Employee engagement is the cornerstone of a thriving business. Without engaged employees, it will be difficult to succeed in the world of PEOs and SMBs—or in the workforce at all.
Employee engagement is defined as “a human resources (HR) concept that describes the level of enthusiasm and dedication a worker feels toward their job.” When employees feel a connection to their place of work, they typically work harder and motivate others to do the same. With solid morale among employees, you are building a strong foundation for your business.
On the other hand, lower engagement of employees impacts overall business outcomes. So, how do we not only increase, but drive employee engagement?
Targeting Employee Engagement Pain Points
Increasing employee morale may seem like an easy feat, but it will take more than a few office perks like free snacks or a Keurig in the breakroom. Today our workforce faces more than one challenge when pursuing employee engagement.
The Great Resignation
Almost 50 million American employees voluntarily quit their jobs in 2021, prompted by COVID-19, according to the U.S. Bureau of Labor Statistics. Many refer to this nationwide development as The Great Resignation. However, this wasn’t wholly prompted by the pandemic; rather, it is simply a continuation of a longer-running trend.
The Great Resignation came to light for a number of reasons, the largest being unhappiness in the workplace. Burnout, increasing inflation and poor work-life balance spurred many people to reconsider their role at work and how it plays into their life.
The phenomenon of quiet quitting has been quite the rage lately. Mostly present in younger generations in the workforce, quiet quitting is pretty simple: employees show up to work, do the bare minimum required, and not much else.
Quiet quitting is especially prominent in employees who do not view their work or role as important. When employees see their work as having little purpose, they are more likely to work indifferently, exuding little effort.
Impacts of a Hybrid Workforce
A hybrid work environment grew exponentially in popularity due to the pandemic. It is a great, flexible option for employees, especially those looking for a better work-life balance. Companies with a hybrid work option can actually save approximately $11,000 a year on every employee that works remotely half of the time.
However, companies can face issues with the rise of hybrid work environments, especially if they are slow to adapt. If your company is stuck in old-fashioned ways, finding and retaining quality employees will become a real struggle. A hybrid work environment is an incredible way to boost morale and offer flexibility to your employees.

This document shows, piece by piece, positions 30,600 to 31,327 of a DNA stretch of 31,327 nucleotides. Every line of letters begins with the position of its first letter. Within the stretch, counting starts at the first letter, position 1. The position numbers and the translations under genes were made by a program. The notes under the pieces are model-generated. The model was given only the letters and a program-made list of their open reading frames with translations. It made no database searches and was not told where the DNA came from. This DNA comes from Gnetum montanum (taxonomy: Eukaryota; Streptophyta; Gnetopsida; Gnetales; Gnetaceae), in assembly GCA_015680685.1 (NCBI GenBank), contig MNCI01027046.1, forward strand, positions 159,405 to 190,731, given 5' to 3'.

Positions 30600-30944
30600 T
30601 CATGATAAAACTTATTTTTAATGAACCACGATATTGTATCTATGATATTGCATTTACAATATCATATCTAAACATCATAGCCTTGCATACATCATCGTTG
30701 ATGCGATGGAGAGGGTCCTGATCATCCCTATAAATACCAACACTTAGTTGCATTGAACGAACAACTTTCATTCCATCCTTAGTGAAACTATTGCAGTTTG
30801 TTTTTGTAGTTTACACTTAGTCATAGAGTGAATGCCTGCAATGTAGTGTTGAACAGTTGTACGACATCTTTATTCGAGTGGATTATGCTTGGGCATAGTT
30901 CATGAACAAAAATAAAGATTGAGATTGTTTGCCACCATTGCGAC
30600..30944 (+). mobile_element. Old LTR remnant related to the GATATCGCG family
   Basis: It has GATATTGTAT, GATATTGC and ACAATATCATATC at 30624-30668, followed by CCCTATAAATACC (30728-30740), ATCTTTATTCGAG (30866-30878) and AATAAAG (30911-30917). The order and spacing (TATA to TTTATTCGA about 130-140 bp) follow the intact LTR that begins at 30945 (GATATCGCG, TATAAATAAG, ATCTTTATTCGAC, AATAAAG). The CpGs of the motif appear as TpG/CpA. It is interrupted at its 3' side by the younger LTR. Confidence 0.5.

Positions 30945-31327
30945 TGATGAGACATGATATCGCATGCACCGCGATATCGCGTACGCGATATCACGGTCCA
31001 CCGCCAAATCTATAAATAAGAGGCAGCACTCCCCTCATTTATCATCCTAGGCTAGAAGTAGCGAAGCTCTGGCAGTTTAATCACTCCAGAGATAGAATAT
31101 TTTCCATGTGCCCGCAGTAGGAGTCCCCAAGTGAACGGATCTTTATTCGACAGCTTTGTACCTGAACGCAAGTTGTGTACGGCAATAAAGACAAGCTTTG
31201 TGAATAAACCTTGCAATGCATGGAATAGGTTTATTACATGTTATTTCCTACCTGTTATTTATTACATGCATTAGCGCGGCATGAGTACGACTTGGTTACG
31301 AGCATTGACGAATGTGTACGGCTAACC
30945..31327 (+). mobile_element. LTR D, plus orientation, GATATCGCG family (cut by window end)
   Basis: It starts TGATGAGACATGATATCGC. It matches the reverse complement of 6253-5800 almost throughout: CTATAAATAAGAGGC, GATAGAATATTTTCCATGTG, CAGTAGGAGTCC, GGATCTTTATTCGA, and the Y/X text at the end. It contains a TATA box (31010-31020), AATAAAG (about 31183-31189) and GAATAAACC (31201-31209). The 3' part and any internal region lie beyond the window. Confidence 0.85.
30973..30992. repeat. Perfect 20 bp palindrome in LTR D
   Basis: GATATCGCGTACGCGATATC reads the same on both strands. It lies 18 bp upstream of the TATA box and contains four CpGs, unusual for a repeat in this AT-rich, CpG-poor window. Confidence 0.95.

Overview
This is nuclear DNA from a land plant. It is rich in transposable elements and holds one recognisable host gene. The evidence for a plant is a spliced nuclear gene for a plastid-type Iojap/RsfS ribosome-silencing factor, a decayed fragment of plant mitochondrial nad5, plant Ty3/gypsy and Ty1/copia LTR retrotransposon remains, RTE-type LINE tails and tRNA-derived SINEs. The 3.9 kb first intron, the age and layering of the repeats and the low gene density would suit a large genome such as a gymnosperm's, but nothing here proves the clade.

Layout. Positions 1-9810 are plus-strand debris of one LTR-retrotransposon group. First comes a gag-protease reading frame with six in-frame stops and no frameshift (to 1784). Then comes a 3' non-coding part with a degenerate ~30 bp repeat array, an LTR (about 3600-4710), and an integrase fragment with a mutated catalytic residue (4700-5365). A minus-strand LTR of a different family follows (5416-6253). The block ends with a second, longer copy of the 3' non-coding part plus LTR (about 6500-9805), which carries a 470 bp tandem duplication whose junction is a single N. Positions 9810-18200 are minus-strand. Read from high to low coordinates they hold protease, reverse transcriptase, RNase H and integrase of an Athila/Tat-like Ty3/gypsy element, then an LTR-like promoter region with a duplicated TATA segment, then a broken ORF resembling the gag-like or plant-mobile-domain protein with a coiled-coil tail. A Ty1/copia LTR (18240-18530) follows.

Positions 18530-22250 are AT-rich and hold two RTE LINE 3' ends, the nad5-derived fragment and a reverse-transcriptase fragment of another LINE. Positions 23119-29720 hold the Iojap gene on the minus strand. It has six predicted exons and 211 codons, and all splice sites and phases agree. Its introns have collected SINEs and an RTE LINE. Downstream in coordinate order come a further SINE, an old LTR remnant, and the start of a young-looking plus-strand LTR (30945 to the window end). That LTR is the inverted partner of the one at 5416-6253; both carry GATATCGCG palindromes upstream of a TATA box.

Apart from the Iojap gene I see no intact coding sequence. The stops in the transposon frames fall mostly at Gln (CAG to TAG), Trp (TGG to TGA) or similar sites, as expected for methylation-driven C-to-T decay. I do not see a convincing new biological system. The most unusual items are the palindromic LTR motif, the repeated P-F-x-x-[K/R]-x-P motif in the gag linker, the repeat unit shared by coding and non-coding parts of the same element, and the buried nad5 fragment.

New Generations Entering the Workforce
The rules of the workplace are ever-changing, even more so as we see younger generations entering it: demanding more and putting up with less. Generation Z will make up almost 30% of the workforce by 2025, so they significantly impact how our workforce will evolve. In their lifetimes, Gen Z has faced rigorous challenges regarding their mental health and well-being; so it makes sense that these are going to be top priorities as they enter the workforce.
Increasing Employee Engagement Through Performance Management
All of these employee engagement pain points can be difficult to manage, but it is not impossible. If you want to engage your employees, you have to prioritize your employees. By investing in your employees and their growth, you are giving importance to them and their role. You are actively engaging your employees.
So, how do you do that, you may ask? The answer is simple: through performance management.
Performance management can have different meanings for different organizations. Competencies, goals, coaching, continuous feedback—all of these methodologies have value. Like many development approaches, not every style works for every organization. It is most important to find the method that works best for your organization.
Our workforce has a heightened need for tools and continuous engagement. Whether your employees are on-site, remote or working in a hybrid environment, a strong performance management strategy is necessary to foster growth and employee engagement.
Continuous performance management (also known as continuous feedback), or having frequent check-ins and providing feedback all year, is a great way for employers to start. Annual performance reviews are a thing of the past; how can you correct errors, track progress and discuss goals only once a year? Continuous conversations, praise and offering opportunities for learning and development are much more beneficial to employees and employers. In fact, 85% of employees that receive weekly feedback are more engaged.
A 2022 Clear Review report revealed that performance management was not a top priority for almost 70% of companies. Performance management trends also revealed that only 31% of businesses focused on employee development this year. Ignoring performance management and lacking employee engagement is nothing but detrimental to businesses.
Performance management addresses all these issues in one strategic process. By putting time and effort into your employees and their growth in their roles, they are much more likely to be engaged. Performance management encourages retention, growth, efficiency and engagement. These are key factors in building—and maintaining— a successful organization.
Employee engagement is difficult to stimulate by itself; it is even more difficult without an effective performance management strategy. In an age where employee engagement seems to be few and far between, employers must prioritize what matters most: their employees, through performance management.